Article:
On a trip across India with Acumen advisors earlier this month, we take a 13-hour overnight train from Delhi to Gorakhpur in the state of Uttar Pradesh, then drive 2 hours to Kushinagar, the revered place where the Buddha took his last breaths. After a short break, we pile back into cars and drive another two hours through a rabbit warren of tiny roads weaving in and out of buzzing towns alive with shopkeepers, mobile phone repairmen, shoemakers, the random oxen pulling carts laden with grasses and wood. The moment we cross the state line into Bihar, there is a noticeable quieting of life: no electricity, no power.
Not far away is the village of Tamkuha where Husk Power has set up its first gasifier plant, electrifying most of the homes and shops using discarded rice husk. I first visited the place several years ago when the company had just started: people were willing but wary, not sure if they could depend on Gyanesh, the CEO, and Ratnesh, the COO, two sons of Bihar but not of this place, two city boys from Patna, the capital city, a world away. Then, people began to see the power of electricity from the micro-grid: children staying up to study without the noxious fumes and dim light of kerosene, adults extending their work as tailors and workmen into the night.
Tonight, we find a village alive with community flowing into the streets: here is a vendor cooking omelets, there is a shopkeeper playing host to men playing chess while customers buy sundries. Here again is a tiny night school to tutor the children of people hungry for a way out. Ratnesh tells me about the businesses that have sprung up as a result of the power: spice grinding, ice candy, a video hall, a photo studio: life abounds.
Husk also has started an incense-making business from the char produced by the gasifier: 60 women can earn a steadier income now. Interestingly, Husk generates more revenues from the incense sticks than the electricity itself. The women love the work, they say - and it provides steadier income than they've ever experienced.
The town is changing. People are finding voice.
We drive to see another village: a surprise. Between this and the next Husk-powered village are dark enclaves of homes. The night is thick, and black. The quiet is eerie after the hubbub of Tamkuha. People retreat into their dark houses after sunset, for there is nothing else to do. This is an area known for bandits. You can't see the end of your hand outside. Life ends in the dark, day in and day out.
I am an insomniac. Most of my nights include a moment of wakening. Often I will make my way to the kitchen to make tea and read for awhile. I imagine what it would be like to wake nightly here, lying in blackness, hearing only the sounds of breathing, the scratching of rats and night creatures scurrying across the hut, the howl of wild dogs. I imagine the toll on my mental health.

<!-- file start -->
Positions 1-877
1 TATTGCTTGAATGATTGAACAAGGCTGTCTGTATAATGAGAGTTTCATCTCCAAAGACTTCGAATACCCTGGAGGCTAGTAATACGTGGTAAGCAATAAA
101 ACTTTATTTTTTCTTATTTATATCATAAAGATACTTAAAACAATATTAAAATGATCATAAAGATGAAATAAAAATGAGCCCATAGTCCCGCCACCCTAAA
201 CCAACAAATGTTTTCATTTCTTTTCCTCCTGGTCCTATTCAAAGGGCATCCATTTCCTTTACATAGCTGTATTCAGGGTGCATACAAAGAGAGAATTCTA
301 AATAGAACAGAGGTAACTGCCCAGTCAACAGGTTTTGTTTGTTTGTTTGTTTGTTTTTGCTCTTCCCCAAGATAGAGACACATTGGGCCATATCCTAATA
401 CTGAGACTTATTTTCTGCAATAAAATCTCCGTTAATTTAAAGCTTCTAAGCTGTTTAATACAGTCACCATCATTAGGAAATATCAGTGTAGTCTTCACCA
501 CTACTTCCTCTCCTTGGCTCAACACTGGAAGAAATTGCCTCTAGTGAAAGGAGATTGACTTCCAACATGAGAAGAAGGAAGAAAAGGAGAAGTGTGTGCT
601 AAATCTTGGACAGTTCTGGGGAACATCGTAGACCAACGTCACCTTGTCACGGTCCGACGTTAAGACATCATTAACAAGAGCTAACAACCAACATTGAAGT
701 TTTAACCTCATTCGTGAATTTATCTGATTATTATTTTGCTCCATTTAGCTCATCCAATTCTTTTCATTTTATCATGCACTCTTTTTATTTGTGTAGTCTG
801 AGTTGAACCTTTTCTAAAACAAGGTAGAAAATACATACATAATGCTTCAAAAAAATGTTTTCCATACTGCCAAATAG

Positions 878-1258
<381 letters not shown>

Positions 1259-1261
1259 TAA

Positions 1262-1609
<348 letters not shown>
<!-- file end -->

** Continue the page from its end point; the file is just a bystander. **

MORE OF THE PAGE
Out of darkness to a vision of sparkling lights again: another village of 500 homes powered by Husk. The world feels a little bit lighter, less filled with stress. I imagine how domestic violence would decrease as light becomes accessible: seeing one another in the night makes you feel more human.
We arrive at the plant, and hear the chug-chug-chugging of the gasifier, see the light around it and the men working at the site. In the center is a smallish woman in a bright yellow hardhat: the first woman operator of a Husk Power plant. Her name is Roshan Tara. It means starlight. The name fits: her eyes are full of sparkle, even if the lines around them betray her hardscrabble life.
She has seven children, aged 7 to 25. I guess her to be in her early 40s. She has no formal education but approached Ratnesh to see if she could join be trained to operate a plant when her husband became disabled, rendering him incapable of earning income for the family. The challenge to her - and Husk - was her inability to leave her children and household for the two months required to attend Husk University. Finally, the company decided if they wanted to hire women like her, they would have to bring some of the training to her, truncate it, help her learn on the job. They are glad they did it.
Ratnesh believes Rohantara is one of his strongest operators. "Women make better employees," he tells us. "They are responsible and show up for work on time. They keep good books. They take safety seriously and follow procedures." Husk would like to train more women, and know they need to determine how to extend their programs.
I ask Roshan Tara what she has learned from the job. "I didn't have any skills, but I had courage," she responds. "Now I can help bring electricity to my neighbors. They don't have to travel to the city to charge their cellphones. They give me respect." She is not philosophical, but you can feel her pride, the sense that she is part of the solution. She embodies dignity, a sense of agency or being able to change her own life. She is part of the solution and that is the only way solutions will work.
As she speaks, I think of the lights flickering in the villages, the changes underway, individuals working and reading and studying. I think of what it means not to live in darkness and how hard it is to imagine for those of us who are used to turning on a switch to extend the light of day. There are 1.5 billion of us whose lives are circumscribed by the movements of the sun, though we know how to harness that same energy to allow for the flourishing of productivity and the human spirit. We can do better. Husk is bringing one part of the solution - and when the company extends itself to include women like Roshan Tara, the community can begin to realize that the people themselves are and must be the leaders for whom they've waited.
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